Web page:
2006 Annual Science Report
NASA Goddard Space Flight Center Reporting | JUL 2005 – JUN 2006
The Evolution of Organics in Space
Molecules in Interstellar Cloud Cores:
Understanding the nature of the natal interstellar cloud is crucial to understanding the chemistry of the solar nebula, and hence the chemistry of the Sun and planets. Since that cloud no longer exists, it is necessary to study the cores of existing dense interstellar clouds where stars are forming. Moreover, since the physical conditions vary among and within such clouds, it is important to investigate the chemical and physical processes in a variety of such environments.
Irvine and colleagues in Korea have been studying molecular clouds in the vicinity of the center of our Milky Way Galaxy, where various energetic processes can influence the chemical composition of molecular clouds. As in some other regions of active star formation, overlapping clouds in the line of sight and the large optical depths of many spectral lines complicate the determination of chemical abundances and physical properties for individual clouds. One approach to this problem is to seek chemical tracers of particular properties. One such tracer is HNCO, which is not very abundant in typical molecular clouds. It presumably forms from the OCN- ion, which can be liberated from icy grain mantles by shocks. Our observations of HNCO emission from the Sgr B2 cloud find evidence for an enhanced abundance of this species in an expanding ring of material, which seems to be colliding with the principal Sgr B2 cloud and triggering sequential star formation. It may be that HNCO will prove to be a useful tracer of such shock processes (Minh and Irvine, 2006).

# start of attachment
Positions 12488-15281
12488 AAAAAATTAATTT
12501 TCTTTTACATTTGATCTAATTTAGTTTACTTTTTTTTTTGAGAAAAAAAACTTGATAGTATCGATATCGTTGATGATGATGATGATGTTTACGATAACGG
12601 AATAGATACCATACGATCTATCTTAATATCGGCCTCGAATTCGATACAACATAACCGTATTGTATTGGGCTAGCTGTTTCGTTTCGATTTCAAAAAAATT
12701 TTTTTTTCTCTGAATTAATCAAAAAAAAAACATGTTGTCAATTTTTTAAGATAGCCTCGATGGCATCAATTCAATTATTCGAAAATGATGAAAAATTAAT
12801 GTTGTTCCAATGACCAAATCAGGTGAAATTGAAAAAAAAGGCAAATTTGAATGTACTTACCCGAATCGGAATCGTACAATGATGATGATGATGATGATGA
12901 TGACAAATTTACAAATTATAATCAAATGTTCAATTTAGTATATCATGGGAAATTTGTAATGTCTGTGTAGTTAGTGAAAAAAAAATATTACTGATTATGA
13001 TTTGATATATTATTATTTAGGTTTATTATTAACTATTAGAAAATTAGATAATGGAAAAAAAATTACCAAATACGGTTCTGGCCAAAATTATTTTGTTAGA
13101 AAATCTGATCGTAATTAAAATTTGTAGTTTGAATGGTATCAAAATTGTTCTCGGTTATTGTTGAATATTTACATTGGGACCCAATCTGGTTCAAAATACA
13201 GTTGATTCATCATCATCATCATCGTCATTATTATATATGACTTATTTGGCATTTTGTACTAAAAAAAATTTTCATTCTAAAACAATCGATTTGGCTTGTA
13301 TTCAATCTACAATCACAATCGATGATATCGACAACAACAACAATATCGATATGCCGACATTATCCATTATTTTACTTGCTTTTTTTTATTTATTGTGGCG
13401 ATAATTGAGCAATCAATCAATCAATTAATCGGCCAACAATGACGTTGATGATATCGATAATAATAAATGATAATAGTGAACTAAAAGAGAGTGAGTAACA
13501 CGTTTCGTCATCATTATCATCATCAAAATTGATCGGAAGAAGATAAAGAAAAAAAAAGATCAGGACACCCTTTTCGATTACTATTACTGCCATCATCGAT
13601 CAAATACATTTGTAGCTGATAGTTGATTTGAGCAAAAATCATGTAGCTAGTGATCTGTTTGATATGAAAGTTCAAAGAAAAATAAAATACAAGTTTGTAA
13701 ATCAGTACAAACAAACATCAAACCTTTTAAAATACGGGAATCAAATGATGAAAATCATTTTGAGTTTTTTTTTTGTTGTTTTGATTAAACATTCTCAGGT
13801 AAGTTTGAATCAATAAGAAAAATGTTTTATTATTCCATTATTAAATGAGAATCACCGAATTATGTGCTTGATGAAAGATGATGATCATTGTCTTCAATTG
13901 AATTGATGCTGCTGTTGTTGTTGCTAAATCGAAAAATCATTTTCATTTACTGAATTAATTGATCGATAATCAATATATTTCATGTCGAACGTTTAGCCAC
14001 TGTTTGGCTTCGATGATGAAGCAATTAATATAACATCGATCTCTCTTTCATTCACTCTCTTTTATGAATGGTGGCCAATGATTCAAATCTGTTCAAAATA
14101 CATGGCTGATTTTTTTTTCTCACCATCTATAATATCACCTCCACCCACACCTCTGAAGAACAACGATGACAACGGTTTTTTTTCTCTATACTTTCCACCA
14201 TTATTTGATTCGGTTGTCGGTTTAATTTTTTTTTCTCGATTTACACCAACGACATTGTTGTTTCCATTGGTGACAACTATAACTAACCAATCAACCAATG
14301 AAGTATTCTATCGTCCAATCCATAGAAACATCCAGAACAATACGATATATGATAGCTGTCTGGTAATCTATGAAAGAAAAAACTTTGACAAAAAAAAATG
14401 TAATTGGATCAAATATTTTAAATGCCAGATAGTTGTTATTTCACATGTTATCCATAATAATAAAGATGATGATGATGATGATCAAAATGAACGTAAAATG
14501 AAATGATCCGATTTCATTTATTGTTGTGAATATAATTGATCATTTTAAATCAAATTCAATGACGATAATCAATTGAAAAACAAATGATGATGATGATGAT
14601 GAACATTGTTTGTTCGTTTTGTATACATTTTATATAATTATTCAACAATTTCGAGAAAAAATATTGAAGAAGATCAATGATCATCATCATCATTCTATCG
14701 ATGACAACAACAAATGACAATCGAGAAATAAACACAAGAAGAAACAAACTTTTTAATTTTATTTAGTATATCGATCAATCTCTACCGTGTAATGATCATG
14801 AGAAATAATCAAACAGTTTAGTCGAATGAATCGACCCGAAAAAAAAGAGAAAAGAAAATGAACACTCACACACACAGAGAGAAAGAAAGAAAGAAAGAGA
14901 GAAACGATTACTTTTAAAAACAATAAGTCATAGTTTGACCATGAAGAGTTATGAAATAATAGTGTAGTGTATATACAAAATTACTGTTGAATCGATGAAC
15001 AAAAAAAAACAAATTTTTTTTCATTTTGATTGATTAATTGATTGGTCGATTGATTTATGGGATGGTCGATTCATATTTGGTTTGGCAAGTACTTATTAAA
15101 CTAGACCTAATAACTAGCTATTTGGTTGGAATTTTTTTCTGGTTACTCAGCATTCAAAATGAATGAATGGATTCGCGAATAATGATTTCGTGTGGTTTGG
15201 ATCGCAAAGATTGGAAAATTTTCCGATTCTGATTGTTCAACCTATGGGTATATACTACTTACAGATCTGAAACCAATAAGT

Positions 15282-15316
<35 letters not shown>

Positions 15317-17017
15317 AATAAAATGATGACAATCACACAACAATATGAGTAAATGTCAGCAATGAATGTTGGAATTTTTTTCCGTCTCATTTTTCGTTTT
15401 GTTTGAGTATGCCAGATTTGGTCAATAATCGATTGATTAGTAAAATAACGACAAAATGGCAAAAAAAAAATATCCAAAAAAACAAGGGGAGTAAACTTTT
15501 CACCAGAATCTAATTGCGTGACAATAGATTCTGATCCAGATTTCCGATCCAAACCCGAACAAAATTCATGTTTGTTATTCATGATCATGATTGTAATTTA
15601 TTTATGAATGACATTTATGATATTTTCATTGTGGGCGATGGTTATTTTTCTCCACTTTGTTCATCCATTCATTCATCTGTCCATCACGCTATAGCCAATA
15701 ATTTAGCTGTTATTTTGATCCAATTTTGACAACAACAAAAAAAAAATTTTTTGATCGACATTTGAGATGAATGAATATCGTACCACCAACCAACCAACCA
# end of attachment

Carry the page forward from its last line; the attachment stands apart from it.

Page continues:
Graduate student Jonathan Franklin and colleagues (Franklin et al., 2006) studied the distribution of H2O in regions of massive star formation, using data from the Submillimeter Wave Astronomy Satellite (SWAS). The ground state transition of ortho-H2O at 557 GHz was detected towards a number of molecular outflows. For 17 of these outflows an analysis of the H2O emission was compared to the distribution of 12CO and 13CO as obtained with the University of Massachusetts’ 14-m diameter radio telescope at the Five College Radio Astronomy Observatory. Since the passage of a strong shock can greatly enhance the H2O abundance, either through the evaporation of ice mantles or by permitting neutral-neutral gas-phase chemical reactions to proceed, it is expected that the gas-phase H2O abundance can be used to probe how the molecular gas is accelerated in such regions. For a subset of the observed outflows, results from the Infrared Space Observatory (ISO) on the far-infrared lines of CO and H2O are also available. We find that the warm gas probed by ISO has a greatly enhanced H2O abundance; however, this warm gas represents less that 1% of the total mass of outflowing gas. Most of the latter gas mass has a significantly lower abundance of o-H2O relative to H2, only10-7 to 10-6, suggesting that the gas has not been subjected to strong shocks. Since an enhanced H2O abundance should persist for longer than the age of the outflow, our results suggest that the bulk of the outflowing molecular gas is accelerated slowly and not subjected to strong shocks.
The chemistry of comets:
Irvine is part of a team that has a pending proposal for Target of Opportunity observations of molecular emission lines from bright comets at millimeter/sub-millimeter wavelengths, using the JCMT on Mauna Kea. Although no useful data were obtained during the period of this report, the proposal remains active (Matthews et al., 2005).